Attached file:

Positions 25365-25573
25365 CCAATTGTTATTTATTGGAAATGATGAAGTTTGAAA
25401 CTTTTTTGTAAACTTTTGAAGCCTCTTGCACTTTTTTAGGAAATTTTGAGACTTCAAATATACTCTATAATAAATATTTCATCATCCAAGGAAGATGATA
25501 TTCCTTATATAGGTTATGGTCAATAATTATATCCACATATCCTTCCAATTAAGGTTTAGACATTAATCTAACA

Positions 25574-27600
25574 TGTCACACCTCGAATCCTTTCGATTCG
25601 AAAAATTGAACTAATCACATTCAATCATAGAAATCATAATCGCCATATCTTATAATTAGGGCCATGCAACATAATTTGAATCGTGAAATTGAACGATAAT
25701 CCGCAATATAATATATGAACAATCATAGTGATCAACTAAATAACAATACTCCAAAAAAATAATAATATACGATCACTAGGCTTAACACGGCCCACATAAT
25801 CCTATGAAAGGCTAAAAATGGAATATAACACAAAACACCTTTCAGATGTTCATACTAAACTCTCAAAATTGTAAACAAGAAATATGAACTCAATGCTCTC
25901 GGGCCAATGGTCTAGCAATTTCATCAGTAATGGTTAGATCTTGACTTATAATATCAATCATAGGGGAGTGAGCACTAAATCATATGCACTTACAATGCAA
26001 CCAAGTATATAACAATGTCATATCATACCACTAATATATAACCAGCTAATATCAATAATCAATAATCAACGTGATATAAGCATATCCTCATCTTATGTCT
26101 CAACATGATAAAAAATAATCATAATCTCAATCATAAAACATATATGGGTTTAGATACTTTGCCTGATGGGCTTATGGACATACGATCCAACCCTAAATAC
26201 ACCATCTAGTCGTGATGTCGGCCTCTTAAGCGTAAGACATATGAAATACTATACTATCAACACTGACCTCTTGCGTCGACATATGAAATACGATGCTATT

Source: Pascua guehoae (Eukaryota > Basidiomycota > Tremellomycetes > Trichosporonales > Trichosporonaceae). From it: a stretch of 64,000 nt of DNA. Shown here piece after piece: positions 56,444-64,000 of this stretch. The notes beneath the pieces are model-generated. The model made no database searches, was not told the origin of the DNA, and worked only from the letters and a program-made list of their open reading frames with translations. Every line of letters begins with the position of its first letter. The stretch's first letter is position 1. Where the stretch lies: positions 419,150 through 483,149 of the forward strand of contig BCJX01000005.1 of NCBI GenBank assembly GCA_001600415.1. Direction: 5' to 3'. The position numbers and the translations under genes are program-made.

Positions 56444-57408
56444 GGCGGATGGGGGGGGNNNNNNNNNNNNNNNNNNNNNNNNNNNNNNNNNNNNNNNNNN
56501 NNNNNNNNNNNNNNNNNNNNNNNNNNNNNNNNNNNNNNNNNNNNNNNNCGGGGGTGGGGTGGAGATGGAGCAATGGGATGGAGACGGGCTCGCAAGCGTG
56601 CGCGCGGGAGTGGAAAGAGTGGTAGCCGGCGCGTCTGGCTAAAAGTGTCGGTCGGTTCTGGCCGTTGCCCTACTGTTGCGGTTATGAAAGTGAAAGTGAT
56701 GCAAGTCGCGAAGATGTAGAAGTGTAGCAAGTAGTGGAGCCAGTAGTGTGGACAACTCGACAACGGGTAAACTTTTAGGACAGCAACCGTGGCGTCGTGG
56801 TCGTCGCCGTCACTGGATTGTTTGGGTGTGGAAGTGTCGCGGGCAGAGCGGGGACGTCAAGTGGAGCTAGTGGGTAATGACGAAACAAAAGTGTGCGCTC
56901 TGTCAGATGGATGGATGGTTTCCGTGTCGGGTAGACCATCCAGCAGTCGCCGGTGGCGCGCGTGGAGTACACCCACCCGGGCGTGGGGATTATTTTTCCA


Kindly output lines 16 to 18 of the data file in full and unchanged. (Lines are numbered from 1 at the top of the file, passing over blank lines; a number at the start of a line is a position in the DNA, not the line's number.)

56444 GGCGGATGGGGGGGGNNNNNNNNNNNNNNNNNNNNNNNNNNNNNNNNNNNNNNNNNN
56501 NNNNNNNNNNNNNNNNNNNNNNNNNNNNNNNNNNNNNNNNNNNNNNNNCGGGGGTGGGGTGGAGATGGAGCAATGGGATGGAGACGGGCTCGCAAGCGTG
56601 CGCGCGGGAGTGGAAAGAGTGGTAGCCGGCGCGTCTGGCTAAAAGTGTCGGTCGGTTCTGGCCGTTGCCCTACTGTTGCGGTTATGAAAGTGAAAGTGAT